A Q&A with ceramicist Jason B. Burnett

Ceramicist Jason B. Burnett (mrbennyspotshop.com) is a cofounder of the Southern Crossings Pottery Festival (SXPF.org) on March 2-3 at Copper & Kings Distillery and Play Louisville.

LEO: What type of artist are you?
Jason Burnett: I consider myself an artist with a current focus on ceramics, inspired by printmaking and graphic design.

What is your earliest childhood memory that involved art?
My earliest memory? Most are a blur that involved cutting construction paper and a ton of glue. However, the time I feel that I connected with art was when I was a student at Holy Trinity somewhere between 1992-93. Our school was involved in a winter parade around downtown Louisville. We created a float, decorated costumes, built props, etc. I remember being in awe of how many people were involved in the entire process. It wasn’t until the end, when walking in the parade alongside our gingerbread float and carrying decorated candies, that I thought art was the coolest thing, from individual scale to that of a community-involved project.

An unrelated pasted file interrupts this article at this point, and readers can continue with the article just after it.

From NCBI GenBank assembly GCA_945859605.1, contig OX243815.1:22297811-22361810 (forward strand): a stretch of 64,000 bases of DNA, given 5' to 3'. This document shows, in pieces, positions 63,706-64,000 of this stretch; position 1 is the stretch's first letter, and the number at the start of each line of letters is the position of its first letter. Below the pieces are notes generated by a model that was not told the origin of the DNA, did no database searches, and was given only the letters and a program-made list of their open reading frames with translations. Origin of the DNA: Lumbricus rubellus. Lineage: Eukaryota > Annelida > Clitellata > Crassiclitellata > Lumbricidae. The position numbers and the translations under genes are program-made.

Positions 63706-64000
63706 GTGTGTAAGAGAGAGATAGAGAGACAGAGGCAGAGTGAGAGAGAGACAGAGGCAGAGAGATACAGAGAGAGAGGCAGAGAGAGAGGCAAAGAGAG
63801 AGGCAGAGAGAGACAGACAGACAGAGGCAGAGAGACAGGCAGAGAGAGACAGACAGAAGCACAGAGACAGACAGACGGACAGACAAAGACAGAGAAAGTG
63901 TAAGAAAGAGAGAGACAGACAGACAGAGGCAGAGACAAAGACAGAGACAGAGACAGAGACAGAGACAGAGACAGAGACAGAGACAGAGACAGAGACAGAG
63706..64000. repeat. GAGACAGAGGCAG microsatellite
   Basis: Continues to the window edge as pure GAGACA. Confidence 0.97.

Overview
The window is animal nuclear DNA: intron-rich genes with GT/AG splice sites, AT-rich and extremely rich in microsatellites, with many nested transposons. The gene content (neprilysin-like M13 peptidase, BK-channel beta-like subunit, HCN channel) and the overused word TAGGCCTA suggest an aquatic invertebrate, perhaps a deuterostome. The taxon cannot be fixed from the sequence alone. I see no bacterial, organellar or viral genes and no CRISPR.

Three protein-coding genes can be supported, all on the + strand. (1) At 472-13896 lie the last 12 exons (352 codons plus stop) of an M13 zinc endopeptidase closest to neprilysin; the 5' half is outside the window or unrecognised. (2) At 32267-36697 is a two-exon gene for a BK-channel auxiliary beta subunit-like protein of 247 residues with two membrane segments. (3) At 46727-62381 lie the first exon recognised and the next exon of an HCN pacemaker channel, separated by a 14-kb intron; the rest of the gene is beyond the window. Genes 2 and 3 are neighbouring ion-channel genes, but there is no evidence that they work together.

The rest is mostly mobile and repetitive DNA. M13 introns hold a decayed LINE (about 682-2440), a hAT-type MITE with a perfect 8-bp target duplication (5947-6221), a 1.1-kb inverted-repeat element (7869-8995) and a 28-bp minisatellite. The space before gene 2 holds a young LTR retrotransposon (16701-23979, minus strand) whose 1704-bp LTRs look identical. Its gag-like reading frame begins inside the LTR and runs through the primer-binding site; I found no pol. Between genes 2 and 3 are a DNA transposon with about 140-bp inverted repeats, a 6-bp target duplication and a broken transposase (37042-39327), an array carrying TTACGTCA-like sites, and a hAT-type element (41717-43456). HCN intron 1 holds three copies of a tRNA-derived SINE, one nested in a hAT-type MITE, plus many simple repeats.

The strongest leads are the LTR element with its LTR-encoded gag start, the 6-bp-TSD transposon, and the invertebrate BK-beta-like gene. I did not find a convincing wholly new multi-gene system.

Pottery by Jason B. Burnett

You are a cofounder of the upcoming Southern Crossings Pottery Festival. Please tell us about it.
Southern Crossings Pottery Festival (SXPF) is an event influenced by other national festivals and potters’ markets. Louisville and our surrounding towns and cities have phenomenal contemporary potters, but not a whole lot of venues to highlight this particular group of makers. Not only do we have incredible educators and clay programs in our region, Kentucky MudWorks just opened up a sister location off Baxter Avenue. What we do not have is a nationally-recognized ceramics arts facility that educates the general public on this rich historical practice through lectures, clay workshops, strictly ceramic focused exhibits, etc. However, we may not have a large, thriving clay center — we do have all the important components needed to fulfill something similar without one.

SXPF is an opportunity to educate our region on its potters and where we are in the national landscape of our field, as well as how the handmade object such as pots, can make a positive impact in our own lives, but the lives of others.


For our inaugural, SXPF is hosting two events: a potters’ market consisting of nine potters that will be held at Copper and Kings Distillery. These potters reflect Louisville, our surrounding cities and a few nationally-known potters, and our event is something like the intersection of a curated gallery exhibit and a pop-up shop. We hope to have this event grow to 12 potters and will rotate artists every year or every other year. The second event is an Empty Bowls fundraiser to benefit A Recipe to End Hunger with over 150 handmade bowls created by local potters.